The 49ers put this Super Bowl win on Garoppolo’s shoulders, for better or worse (Worse — it was worse)

Through 3.5 quarters of Super Bowl 54, the 49ers led the Chiefs, 20-10. Garoppolo’s numbers looked like this:

  • 22 passes
  • 18 completions
  • 195 yards
  • 8.9 yards per pass
  • 1 touchdown
  • 1 interception
  • a 99.8 passer rating

Those are Super Bowl MVP numbers! But he was also buoyed by rushing game that had run for 109 yards on only 17 touches. Shanahan, as he is wont to do in the Super Bowl with a lead, turned away from the run. The Niners ran the ball just five times in the fourth quarter, one of which was a Garoppolo scramble on third-and-long. That made sense when San Francisco was working on a comeback in the final three minutes, but not as much in the 12 minutes that preceded it.

This focused the spotlight on Garoppolo, who couldn’t withstand the pressure. His final four drives, all in the fourth quarter, ended with a punt, punt, turnover on downs, and an interception. He completed only two of his final nine passes as the Chiefs crashed through his line and forced him to step up and attempt throws in the face of newfound pressure:

That push up front messed with Garoppolo’s timing, forced him into bad throws, and effectively scrambled his circuits. He suddenly couldn’t hit targets downfield. His passes got swallowed up at the line of scrimmage as Kansas City blew through play-action fakes that didn’t fool anyone.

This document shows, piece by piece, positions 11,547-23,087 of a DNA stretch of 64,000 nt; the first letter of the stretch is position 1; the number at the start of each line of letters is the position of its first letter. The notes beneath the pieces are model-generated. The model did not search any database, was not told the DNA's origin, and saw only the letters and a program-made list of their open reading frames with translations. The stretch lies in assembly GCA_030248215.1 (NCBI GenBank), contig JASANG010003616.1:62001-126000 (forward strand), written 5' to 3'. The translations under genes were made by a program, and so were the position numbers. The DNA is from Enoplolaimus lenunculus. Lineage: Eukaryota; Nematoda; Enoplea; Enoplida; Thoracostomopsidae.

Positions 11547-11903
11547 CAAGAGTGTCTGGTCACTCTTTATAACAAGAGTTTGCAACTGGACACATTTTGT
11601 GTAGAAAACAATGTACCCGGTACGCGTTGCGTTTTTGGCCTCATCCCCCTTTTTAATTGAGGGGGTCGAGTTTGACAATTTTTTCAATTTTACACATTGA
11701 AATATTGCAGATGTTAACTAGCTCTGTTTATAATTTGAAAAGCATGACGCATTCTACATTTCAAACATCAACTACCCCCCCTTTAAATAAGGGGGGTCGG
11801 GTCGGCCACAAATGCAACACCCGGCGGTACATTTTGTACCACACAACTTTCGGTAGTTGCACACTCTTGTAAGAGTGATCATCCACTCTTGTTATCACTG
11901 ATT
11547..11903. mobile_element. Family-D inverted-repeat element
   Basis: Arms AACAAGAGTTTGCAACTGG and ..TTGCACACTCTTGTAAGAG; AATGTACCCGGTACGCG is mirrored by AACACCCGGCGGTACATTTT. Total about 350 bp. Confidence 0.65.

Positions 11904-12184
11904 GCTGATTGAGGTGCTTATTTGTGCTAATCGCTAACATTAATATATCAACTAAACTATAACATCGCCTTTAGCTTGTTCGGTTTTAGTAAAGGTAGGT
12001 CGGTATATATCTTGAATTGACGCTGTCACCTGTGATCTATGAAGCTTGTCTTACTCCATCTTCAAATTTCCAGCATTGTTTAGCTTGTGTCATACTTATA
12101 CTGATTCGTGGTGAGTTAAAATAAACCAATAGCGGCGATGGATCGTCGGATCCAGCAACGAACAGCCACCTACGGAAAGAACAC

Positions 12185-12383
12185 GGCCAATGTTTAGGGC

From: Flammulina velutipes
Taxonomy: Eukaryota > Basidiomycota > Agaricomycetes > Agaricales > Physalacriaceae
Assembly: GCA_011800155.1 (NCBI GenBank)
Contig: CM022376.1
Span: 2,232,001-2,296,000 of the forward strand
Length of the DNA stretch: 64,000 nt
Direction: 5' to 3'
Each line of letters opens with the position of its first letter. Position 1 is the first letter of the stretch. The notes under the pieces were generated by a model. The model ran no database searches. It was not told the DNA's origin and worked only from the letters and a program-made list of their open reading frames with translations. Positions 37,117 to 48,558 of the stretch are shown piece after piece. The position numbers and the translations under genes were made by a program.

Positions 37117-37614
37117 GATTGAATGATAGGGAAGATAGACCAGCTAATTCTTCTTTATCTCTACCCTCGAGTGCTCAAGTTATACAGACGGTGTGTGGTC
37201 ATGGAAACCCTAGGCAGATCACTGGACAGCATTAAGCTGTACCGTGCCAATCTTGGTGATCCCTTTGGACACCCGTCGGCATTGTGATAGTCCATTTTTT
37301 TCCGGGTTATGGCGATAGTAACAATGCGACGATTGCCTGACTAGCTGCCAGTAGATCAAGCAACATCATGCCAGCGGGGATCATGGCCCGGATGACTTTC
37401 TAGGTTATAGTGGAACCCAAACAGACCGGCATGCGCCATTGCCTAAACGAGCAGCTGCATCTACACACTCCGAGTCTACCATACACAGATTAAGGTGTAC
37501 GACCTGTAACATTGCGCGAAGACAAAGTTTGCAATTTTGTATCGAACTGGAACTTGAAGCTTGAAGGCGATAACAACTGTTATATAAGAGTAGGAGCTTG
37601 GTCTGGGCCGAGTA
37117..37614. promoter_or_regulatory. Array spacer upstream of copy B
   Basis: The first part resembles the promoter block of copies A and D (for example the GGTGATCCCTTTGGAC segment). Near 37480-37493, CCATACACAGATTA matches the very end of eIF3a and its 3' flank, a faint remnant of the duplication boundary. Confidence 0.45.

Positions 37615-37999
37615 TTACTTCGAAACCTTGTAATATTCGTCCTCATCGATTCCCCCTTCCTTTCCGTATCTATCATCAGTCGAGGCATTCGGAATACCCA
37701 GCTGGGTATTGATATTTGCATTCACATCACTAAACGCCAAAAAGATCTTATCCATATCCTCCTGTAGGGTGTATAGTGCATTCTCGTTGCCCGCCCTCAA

Per Pro Football Focus’s Eric Eager, Garoppolo completed just one of his nine passes when the Chiefs brought pressure. Kansas City turned the opportunity created by the Niners’ stagnant offense into back-to-back touchdowns and a lead with less than three minutes to play.

That left Garoppolo to attempt a game-winning drive in the Super Bowl — and after guiding San Francisco to its own 49-yard line, he threw the one pass he’ll most want back from Sunday night:

Garoppolo made the right risk on third-and-10 to target an open Emmanuel Sanders deep downfield. He just threw the wrong pass. One play later, the Chiefs’ pass rush would envelop him up on fourth down for what was effectively a game-clinching sack. He’d try one more deep pass on the night. It was intercepted in what turned out to be the Niners’ last offensive snap of the 2019 season.

This doesn’t have to be Garoppolo’s legacy (but it might be)

When the pressure was dialed up to max, from both a Super Bowl and pass rush standpoint, Garoppolo faded. He couldn’t see through the fog of the Chiefs’ onslaught, and that doomed Shanahan’s pass-heavy approach to the fourth quarter. While San Francisco couldn’t afford to let off the gas against Kansas City, Steve Spagnuolo’s blitz-heavy defense meant the 49ers couldn’t effectively pass, either.

So what comes next for Garoppolo? He played three fairly strong quarters of football at the Super Bowl, which ultimately was only good enough to break the Bay Area’s collective heart. Even so, this wasn’t a lost performance in the wake of his first season as a full-time, 16-game starting quarterback. For nearly 50 minutes, he looked like a Super Bowl MVP. Then, once the Chiefs figured him out, he didn’t.

That’s a problem for the Niners. It’s not an unsolvable one. The difference between hoisting the Lombardi Trophy for San Francisco may have come down to 10 minutes of play from a 28-year-old quarterback. Now the 49ers have the offseason to figure out how to set those 10 minutes right in 2020.